Assistant general secretary Steve Turner has secured the backing of United Left (UL) in the race to succeed general secretary Len McCluskey. In an online hustings held by the group on Saturday, he went head-to-head with Howard Beckett before members of the group voted 370 to 367 in favour of Turner. UL reported that there was over 50% attendance at the event, describing the contest as “stringently reinforced and verified”. However, supporters of Beckett have released a dossier outlining 30 “violations” in the ballot process, including claims that some members didn’t receive a ballot. They have suggested that “had these violations not occurred, Howard Beckett would have recorded more votes than Steve Turner”. McCluskey’s term is due to end in 2022 but a successor will be chosen earlier with an election taking place next year.
Meanwhile, Lisa Nandy did the rounds on the Sunday politics shows. She said Labour “got it wrong on Russia” in relation to the Salisbury attack, and that the party should not have “equivocated” or “called for dialogue”. Nandy also called for sanctions for Chinese officials involved in human rights abuses relating to the treatment of Uighur Muslims – similar to the way in which the UK is targeting high-ranking Russian officials in the Putin administration. We can expect to hear more from the Shadow Foreign Secretary on the matter today, as Dominic Raab is due to update parliament on the escalating dispute with China. He is expected to announce a suspension of Britain’s extradition treaty with Hong Kong and Nandy will likely push the government to go further, although the Foreign Secretary has already rejected her proposal for sanctions.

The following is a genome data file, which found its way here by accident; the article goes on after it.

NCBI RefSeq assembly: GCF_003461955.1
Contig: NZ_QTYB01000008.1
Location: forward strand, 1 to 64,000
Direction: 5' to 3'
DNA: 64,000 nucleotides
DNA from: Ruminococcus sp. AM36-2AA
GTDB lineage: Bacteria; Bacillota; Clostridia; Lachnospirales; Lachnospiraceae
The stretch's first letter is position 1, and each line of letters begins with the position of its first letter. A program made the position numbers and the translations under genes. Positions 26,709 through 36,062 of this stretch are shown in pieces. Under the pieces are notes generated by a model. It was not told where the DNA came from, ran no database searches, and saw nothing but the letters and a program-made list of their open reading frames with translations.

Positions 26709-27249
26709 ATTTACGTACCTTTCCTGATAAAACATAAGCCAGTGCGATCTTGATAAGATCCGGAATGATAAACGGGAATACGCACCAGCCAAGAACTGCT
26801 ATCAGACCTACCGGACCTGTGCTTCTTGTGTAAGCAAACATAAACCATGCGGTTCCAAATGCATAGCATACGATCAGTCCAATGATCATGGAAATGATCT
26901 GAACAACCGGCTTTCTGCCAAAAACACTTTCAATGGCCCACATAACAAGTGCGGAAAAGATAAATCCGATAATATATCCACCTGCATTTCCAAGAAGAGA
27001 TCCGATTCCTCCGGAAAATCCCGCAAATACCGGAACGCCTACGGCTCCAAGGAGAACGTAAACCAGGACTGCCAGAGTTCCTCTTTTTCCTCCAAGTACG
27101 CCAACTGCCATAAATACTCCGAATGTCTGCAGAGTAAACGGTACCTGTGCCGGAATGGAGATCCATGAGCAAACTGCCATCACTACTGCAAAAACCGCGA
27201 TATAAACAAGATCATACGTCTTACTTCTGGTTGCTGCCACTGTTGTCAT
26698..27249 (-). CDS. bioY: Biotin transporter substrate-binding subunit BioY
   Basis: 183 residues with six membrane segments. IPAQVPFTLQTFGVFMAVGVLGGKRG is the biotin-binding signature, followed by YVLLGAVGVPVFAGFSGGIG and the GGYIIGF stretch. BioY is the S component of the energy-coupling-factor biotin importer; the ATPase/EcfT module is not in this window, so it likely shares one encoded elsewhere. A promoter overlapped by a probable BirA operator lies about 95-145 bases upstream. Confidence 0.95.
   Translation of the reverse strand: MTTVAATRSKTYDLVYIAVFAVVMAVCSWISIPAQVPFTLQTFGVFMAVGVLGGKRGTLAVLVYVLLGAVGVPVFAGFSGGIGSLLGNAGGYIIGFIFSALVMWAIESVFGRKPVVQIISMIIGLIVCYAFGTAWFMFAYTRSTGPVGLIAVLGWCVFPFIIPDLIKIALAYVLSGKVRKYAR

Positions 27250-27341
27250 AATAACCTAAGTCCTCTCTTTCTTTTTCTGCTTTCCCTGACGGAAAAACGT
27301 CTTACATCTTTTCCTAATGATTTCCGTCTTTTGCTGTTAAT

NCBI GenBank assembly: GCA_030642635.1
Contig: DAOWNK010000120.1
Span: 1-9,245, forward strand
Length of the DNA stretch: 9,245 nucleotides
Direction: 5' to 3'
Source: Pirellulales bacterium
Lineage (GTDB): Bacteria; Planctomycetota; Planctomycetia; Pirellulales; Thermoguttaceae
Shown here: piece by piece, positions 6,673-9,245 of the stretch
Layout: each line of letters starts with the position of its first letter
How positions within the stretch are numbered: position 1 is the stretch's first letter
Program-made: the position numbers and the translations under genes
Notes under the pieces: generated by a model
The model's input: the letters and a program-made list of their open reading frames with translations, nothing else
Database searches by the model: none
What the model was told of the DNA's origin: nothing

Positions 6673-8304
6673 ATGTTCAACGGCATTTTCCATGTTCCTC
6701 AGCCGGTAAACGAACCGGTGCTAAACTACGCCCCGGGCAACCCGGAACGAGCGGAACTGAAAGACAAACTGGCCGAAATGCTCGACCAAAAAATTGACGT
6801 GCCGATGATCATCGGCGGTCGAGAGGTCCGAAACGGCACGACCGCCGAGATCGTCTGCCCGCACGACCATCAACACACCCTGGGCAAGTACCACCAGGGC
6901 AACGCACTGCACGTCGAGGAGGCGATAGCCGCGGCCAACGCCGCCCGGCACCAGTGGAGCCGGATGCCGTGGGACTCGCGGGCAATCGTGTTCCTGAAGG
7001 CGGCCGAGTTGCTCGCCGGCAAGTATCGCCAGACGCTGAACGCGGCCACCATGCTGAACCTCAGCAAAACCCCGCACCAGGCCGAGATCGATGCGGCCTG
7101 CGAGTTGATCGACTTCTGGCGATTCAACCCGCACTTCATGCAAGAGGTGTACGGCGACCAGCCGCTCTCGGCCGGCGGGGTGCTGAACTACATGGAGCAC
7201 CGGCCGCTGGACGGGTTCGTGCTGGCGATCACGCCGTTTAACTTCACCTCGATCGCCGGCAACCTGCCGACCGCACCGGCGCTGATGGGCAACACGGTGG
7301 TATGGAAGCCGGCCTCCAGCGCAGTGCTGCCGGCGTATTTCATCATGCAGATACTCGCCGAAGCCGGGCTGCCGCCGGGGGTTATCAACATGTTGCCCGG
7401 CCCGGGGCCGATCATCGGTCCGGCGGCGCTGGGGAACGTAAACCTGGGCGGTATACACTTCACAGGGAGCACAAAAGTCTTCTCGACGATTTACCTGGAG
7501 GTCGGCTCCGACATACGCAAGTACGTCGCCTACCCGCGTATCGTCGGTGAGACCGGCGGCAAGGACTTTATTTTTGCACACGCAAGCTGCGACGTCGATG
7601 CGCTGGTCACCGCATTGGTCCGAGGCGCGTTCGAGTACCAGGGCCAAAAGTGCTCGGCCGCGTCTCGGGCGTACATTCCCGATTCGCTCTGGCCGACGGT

Elsewhere, Labour is continuing its line of attack on childcare as parents face an increasingly difficult few weeks ahead. Starmer has accused the government of putting parents in an “impossible position” by calling for a return to offices without providing adequate support for childcare. The Labour leader has pointed out that the PM’s announcement on Friday – that the public should return to work – came just as schools broke up for the summer holiday. At the same time, Boris Johnson is today boasting of delivering his year-on-year increase in per-pupil funding, one of the Tories’ 2019 manifesto commitments. Labour has said that this will still leave children worse off than in 2010, highlighting analysis from the Institute for Fiscal Studies that shows that the plans don’t reverse the cuts in school spending seen over the past decade. Both Starmer and Johnson will be out visiting schools today to make their points. Sign up to LabourList’s morning email for everything Labour, every weekday morning.